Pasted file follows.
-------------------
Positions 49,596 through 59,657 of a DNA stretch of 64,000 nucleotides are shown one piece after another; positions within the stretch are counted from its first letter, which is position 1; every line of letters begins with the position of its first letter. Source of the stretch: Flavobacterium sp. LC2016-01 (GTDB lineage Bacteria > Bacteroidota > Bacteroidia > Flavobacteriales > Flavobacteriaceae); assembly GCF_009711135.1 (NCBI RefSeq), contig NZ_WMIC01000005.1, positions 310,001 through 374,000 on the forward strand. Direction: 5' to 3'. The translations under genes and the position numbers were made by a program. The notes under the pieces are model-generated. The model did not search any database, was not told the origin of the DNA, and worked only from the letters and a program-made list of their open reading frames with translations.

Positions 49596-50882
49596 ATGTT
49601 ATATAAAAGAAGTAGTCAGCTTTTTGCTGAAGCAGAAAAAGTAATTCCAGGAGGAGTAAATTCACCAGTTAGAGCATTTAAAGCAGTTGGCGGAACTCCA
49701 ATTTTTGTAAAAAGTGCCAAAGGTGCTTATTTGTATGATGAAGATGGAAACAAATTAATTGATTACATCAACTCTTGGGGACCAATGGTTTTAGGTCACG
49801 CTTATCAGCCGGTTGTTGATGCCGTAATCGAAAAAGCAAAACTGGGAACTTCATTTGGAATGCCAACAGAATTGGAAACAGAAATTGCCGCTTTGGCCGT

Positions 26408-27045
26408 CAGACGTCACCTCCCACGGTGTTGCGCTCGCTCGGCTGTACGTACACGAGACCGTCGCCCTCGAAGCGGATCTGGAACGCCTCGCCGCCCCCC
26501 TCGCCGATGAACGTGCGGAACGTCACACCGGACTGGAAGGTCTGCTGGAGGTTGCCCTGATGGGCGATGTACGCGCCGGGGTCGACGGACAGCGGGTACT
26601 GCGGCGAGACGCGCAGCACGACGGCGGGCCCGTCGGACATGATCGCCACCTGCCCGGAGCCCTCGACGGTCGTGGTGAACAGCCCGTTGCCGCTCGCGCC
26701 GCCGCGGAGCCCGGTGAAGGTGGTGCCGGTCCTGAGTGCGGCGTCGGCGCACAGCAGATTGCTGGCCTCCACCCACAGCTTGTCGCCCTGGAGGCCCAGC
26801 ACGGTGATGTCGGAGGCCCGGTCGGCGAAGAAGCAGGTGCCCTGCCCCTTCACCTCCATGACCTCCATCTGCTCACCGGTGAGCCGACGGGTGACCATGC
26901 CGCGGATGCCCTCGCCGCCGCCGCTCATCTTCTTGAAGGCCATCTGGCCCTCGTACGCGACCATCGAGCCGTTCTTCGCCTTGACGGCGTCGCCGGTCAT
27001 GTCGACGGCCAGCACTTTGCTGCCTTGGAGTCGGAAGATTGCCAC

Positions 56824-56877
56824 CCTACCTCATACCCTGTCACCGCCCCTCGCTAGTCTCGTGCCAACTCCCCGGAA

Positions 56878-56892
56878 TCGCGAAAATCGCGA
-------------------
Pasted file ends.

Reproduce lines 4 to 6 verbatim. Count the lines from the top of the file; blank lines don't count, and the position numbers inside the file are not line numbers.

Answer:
49601 ATATAAAAGAAGTAGTCAGCTTTTTGCTGAAGCAGAAAAAGTAATTCCAGGAGGAGTAAATTCACCAGTTAGAGCATTTAAAGCAGTTGGCGGAACTCCA
49701 ATTTTTGTAAAAAGTGCCAAAGGTGCTTATTTGTATGATGAAGATGGAAACAAATTAATTGATTACATCAACTCTTGGGGACCAATGGTTTTAGGTCACG
49801 CTTATCAGCCGGTTGTTGATGCCGTAATCGAAAAAGCAAAACTGGGAACTTCATTTGGAATGCCAACAGAATTGGAAACAGAAATTGCCGCTTTGGCCGT